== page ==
Poverty And Lawyers
How many practising lawyers know the real meaning of poverty?
The income of lawyers should be seen, for example, in the context of the most recent poverty statistics compiled by the Joseph Rowntree Foundation. These statistics include:
The low-income threshold for a couple with two children under 14 is £357 per week.
In 2013, 13 million people in the UK were living in households below this threshold.
3.5 million children were living in low-income households.
4.4 million adults were paid less than £7 per hour.
In May 2014, the Office of National Statistics published data which showed that the richest 1 per cent of Britain’s population now own as much wealth as the poorest 55 per cent put together.
In 2013/2014, the Tressell Trust reported that 913,138 people were now using its food banks, an increase of 51 per cent from the previous year.
In December 2009 Shelter, the housing charity, reported that it would take between 10 and 33 years for local authorities to clear their housing waiting lists. Approximately 1.8 million households were currently on waiting lists for social housing.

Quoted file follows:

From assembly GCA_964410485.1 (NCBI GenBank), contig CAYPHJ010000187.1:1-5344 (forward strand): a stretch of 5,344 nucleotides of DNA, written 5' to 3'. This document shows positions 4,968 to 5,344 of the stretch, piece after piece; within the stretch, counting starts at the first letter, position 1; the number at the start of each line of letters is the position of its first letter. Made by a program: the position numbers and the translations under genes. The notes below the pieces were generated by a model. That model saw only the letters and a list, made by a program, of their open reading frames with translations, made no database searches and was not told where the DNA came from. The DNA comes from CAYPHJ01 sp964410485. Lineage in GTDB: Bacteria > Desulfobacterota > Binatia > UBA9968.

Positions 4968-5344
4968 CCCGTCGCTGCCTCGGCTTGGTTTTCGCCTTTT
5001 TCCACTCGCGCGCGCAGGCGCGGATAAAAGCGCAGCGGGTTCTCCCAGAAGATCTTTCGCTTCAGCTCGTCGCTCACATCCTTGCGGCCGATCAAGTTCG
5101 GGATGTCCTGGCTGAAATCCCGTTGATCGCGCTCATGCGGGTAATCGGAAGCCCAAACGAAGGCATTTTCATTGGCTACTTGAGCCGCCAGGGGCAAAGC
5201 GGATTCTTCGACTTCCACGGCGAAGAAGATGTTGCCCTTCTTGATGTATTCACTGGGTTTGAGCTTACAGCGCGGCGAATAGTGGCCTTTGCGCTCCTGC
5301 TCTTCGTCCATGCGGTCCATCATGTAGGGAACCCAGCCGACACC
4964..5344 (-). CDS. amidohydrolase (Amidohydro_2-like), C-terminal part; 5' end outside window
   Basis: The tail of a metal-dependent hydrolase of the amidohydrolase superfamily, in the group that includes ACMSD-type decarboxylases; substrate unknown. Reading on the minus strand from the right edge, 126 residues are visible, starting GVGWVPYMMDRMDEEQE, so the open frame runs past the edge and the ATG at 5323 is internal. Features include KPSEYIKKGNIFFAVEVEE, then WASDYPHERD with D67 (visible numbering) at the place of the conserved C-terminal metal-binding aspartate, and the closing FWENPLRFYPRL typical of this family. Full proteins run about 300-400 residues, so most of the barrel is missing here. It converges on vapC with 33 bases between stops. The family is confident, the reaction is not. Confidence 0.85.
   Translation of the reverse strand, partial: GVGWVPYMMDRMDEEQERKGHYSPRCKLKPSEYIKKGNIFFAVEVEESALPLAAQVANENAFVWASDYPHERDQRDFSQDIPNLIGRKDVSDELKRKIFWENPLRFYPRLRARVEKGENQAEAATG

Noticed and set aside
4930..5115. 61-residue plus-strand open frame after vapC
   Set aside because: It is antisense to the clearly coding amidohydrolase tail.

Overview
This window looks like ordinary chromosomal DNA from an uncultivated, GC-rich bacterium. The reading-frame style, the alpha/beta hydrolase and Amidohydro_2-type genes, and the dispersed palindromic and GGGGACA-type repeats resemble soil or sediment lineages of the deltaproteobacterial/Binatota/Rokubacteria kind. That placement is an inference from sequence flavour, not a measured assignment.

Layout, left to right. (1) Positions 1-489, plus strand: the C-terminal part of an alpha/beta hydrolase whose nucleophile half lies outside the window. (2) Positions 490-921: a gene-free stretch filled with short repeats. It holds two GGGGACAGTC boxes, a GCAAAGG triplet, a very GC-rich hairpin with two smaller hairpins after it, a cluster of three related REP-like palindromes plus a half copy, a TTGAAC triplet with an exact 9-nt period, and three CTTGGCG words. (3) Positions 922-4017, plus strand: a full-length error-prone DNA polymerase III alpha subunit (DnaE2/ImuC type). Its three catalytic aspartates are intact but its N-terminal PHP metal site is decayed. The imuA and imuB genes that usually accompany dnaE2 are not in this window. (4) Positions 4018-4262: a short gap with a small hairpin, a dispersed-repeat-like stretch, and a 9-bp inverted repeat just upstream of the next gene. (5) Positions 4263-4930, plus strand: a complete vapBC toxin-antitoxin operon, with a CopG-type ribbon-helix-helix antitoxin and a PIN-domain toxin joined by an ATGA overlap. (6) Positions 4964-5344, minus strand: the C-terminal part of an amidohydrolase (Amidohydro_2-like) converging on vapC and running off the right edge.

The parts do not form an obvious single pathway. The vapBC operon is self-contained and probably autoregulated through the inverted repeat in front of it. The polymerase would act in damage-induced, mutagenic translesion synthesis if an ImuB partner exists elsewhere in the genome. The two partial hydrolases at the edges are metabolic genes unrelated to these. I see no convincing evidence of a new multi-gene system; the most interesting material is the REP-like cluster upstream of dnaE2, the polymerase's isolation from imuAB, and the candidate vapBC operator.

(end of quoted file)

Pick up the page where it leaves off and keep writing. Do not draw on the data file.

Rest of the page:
The Royal Courts of Justice Citizen’s Advice Bureau (RCJCAB) deals with nearly 20,000 clients a year. It has reported the following:
In family cases, 69 per cent of divorce matters involved at least one unrepresented party.
In civil cases, 85 per cent of individual defendants in county court cases were unrepresented.
There is a definite trend of solicitors being unwilling to take on cases on a publicly-funded basis in areas such as housing and family.
38 per cent of cases handled by the RCJCAB involve debt, mostly possession proceedings brought by banks.
There may be a theoretical entitlement to get legal aid but the reality is somewhat different. Solicitors say that they are too busy, or the case does not look like a sure-fire winner, or there is not going to be much money in it for them.
In relation to costs, many people do not have any concept of just how expensive litigation is.